|Education||American University (BA)|
University of Chicago (MA, PhD)
|The Great Debate: Edmund Burke, Thomas Paine, and the Birth of Left and Right (2013)|
Yuval Levin (born April 6, 1977) is an American political analyst, academic, and journalist. He is the founding editor of National Affairs (2009–present), director of Social, Cultural, and Constitutional Studies at the American Enterprise Institute (2019–present), a contributing editor of National Review (2007–present) and co-founder and a senior editor of The New Atlantis (2003–present).
Levin was the vice president and Hertog Fellow of Ethics and Public Policy Center (2007–19), executive director of the President's Council on Bioethics (2001–04), Special Assistant to the President for Domestic Policy (2004–07), and contributing editor to The Weekly Standard (95–2018). Prior to that he served as a congressional staffer at the member, committee, and leadership levels.
Levin's essays and articles have appeared in numerous publications, among them, The New York Times, The Washington Post, The Wall Street Journal, Commentary, among others. He is the author of five books on public policy and political theory, including The Fractured Republic (Basic Books, 2016) and A Time to Build (Basic Books, 2020).
Early life and education
Levin was born in Haifa, Israel, and moved to the United States with his family at the age of eight. He earned a bachelor's degree in political science at American University, and earned a PhD from the Committee on Social Thought at the University of Chicago.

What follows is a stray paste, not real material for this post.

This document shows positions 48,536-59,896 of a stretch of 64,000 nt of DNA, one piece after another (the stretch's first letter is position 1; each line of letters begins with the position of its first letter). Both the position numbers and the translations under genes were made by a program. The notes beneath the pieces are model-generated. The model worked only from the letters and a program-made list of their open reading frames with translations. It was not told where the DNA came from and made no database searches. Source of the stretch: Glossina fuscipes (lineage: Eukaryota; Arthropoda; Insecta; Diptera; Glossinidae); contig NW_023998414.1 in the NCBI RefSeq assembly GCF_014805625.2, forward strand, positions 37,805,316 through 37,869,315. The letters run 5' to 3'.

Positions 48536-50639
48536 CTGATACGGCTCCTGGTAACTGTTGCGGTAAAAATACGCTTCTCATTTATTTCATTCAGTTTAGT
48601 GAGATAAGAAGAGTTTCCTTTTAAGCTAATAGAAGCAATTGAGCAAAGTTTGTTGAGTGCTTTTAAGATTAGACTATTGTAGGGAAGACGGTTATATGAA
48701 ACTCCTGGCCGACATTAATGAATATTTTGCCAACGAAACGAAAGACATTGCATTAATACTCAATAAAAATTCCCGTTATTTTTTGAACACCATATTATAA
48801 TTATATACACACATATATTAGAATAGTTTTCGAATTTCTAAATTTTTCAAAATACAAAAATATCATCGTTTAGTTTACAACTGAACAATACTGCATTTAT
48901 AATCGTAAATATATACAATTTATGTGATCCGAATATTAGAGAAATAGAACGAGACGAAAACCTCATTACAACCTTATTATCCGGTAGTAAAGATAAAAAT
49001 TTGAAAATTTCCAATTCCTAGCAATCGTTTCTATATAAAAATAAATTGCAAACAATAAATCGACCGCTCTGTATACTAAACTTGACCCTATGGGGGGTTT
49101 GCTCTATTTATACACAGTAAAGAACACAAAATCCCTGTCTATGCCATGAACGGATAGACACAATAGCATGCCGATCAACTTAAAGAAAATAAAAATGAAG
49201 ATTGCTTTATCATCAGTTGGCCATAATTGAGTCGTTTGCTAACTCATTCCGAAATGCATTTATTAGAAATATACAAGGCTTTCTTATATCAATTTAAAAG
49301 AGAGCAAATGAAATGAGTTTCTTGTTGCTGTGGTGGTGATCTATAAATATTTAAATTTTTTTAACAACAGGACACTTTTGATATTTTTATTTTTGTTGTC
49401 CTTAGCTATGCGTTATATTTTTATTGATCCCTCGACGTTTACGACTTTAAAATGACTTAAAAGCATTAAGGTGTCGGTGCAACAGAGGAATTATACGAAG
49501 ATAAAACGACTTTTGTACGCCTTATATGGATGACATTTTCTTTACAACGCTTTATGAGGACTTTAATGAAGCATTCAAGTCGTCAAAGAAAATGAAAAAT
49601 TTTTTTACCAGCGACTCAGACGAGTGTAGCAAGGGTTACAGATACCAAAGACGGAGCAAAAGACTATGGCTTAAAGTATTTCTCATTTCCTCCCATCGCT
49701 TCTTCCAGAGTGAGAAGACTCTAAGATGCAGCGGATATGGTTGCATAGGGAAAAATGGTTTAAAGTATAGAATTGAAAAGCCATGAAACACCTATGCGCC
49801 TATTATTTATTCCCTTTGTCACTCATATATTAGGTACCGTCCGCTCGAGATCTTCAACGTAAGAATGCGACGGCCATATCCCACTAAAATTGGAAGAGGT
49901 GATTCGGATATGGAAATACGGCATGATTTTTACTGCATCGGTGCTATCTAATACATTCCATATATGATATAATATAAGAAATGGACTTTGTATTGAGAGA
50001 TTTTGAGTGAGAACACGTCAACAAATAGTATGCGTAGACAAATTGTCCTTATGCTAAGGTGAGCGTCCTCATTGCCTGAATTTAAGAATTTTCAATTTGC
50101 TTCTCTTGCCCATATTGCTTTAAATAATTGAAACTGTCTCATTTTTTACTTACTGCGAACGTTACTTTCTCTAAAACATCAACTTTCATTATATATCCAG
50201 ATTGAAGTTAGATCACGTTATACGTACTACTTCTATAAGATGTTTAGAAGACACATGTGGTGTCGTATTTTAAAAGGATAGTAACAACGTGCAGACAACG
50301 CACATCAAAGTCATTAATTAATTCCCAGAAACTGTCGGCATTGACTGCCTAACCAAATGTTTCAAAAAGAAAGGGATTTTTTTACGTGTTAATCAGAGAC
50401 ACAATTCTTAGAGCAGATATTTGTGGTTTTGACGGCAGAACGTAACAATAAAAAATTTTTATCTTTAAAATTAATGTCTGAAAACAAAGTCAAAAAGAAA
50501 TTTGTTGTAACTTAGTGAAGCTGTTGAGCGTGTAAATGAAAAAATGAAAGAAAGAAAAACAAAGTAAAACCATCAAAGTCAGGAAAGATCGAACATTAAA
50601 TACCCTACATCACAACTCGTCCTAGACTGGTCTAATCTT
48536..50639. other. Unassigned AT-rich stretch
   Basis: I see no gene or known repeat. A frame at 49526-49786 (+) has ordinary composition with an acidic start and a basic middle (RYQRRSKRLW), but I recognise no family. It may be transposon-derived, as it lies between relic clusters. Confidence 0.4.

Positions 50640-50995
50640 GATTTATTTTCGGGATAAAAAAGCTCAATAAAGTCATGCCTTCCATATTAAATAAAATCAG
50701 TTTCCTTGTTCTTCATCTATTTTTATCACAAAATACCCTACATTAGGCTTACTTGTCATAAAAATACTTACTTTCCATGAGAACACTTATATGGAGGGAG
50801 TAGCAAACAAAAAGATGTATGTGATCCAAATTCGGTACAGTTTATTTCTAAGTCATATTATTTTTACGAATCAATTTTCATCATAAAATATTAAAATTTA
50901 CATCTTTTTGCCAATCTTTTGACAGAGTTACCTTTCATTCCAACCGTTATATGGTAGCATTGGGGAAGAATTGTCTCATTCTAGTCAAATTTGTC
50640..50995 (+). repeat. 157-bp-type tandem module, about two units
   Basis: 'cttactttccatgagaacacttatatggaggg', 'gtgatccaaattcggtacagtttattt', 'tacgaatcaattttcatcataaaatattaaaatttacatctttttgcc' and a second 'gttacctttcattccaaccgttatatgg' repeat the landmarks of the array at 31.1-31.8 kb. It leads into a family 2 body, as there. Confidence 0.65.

Levin is the author of five books, and of numerous essays and articles dealing largely with political theory, science, technology, and public policy. On the relationship between political theory and public policy, Levin has observed:
For me, these things are very deeply connected. I think politics really is rooted in political philosophy, is much better understood when it's understood in light of political philosophy. And that a lot of the policy debates we have make much more sense if you see that people are arguing about two ways of understanding what the human person is, what human society is, and especially what the liberal society is. The left and right in our country are both liberal, they both believe in the free society, but they mean something very different by that.
Conservatism, Levin has said, "understands society not as just individuals and government, but thinks of it in terms of everything that happens in between. That huge space between the individual and the state is where society actually is. And that's where families are, it's where communities are, it's where the market economy is."
In 2014, Levin co-edited, with Ramesh Ponnuru, Room to Grow: Conservative Reforms for a Limited Government and a Thriving Middle Class, a reform conservative manifesto and policy agenda.) The book was widely praised, with New York Times columnist David Brooks describing it as a "policy-laden manifesto... which is the most coherent and compelling policy agenda the American right has produced this century."